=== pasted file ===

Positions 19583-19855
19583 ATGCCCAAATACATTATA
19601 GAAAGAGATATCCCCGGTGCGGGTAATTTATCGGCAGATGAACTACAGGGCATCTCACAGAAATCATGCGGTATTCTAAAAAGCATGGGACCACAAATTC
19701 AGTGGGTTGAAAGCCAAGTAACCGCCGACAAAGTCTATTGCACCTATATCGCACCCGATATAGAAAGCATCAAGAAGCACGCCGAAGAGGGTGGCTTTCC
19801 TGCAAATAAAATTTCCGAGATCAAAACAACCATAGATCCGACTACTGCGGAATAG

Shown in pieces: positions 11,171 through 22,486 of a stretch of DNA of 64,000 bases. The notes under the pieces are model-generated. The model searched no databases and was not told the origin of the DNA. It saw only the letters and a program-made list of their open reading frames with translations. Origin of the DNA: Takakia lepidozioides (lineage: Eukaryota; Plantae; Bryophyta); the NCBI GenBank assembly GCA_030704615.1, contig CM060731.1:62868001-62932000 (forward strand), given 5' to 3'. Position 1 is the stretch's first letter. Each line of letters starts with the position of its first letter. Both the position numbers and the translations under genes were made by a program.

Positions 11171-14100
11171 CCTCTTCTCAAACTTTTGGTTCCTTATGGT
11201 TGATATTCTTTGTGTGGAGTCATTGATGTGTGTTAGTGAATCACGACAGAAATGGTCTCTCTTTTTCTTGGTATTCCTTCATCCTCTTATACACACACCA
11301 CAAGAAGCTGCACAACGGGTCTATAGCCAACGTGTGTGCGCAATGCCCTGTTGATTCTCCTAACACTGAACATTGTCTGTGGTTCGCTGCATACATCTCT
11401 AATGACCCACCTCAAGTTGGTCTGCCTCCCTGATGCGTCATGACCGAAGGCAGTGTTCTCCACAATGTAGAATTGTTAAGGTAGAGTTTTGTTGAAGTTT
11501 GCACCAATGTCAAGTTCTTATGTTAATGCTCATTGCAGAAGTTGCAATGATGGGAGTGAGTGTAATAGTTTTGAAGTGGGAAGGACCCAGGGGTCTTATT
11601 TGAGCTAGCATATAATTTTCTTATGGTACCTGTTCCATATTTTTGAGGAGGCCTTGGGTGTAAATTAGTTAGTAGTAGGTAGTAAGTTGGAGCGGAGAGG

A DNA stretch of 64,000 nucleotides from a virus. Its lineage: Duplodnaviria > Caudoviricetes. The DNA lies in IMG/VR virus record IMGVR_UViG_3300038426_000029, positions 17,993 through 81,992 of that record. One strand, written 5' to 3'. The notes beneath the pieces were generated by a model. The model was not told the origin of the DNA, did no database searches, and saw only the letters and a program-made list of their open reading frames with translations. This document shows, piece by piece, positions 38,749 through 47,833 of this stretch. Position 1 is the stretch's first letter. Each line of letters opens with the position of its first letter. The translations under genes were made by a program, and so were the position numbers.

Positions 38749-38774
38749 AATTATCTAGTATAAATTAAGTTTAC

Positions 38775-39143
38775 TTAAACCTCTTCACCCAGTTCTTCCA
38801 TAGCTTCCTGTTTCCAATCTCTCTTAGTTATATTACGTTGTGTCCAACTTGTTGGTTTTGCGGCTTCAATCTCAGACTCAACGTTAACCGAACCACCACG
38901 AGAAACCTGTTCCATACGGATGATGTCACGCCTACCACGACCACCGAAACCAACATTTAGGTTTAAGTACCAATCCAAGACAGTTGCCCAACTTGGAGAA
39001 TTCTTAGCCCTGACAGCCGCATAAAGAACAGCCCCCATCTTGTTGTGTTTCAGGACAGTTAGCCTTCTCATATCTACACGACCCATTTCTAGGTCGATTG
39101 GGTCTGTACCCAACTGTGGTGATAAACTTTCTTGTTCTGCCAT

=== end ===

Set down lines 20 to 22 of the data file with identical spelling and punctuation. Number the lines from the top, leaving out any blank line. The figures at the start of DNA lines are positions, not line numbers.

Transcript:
38901 AGAAACCTGTTCCATACGGATGATGTCACGCCTACCACGACCACCGAAACCAACATTTAGGTTTAAGTACCAATCCAAGACAGTTGCCCAACTTGGAGAA
39001 TTCTTAGCCCTGACAGCCGCATAAAGAACAGCCCCCATCTTGTTGTGTTTCAGGACAGTTAGCCTTCTCATATCTACACGACCCATTTCTAGGTCGATTG
39101 GGTCTGTACCCAACTGTGGTGATAAACTTTCTTGTTCTGCCAT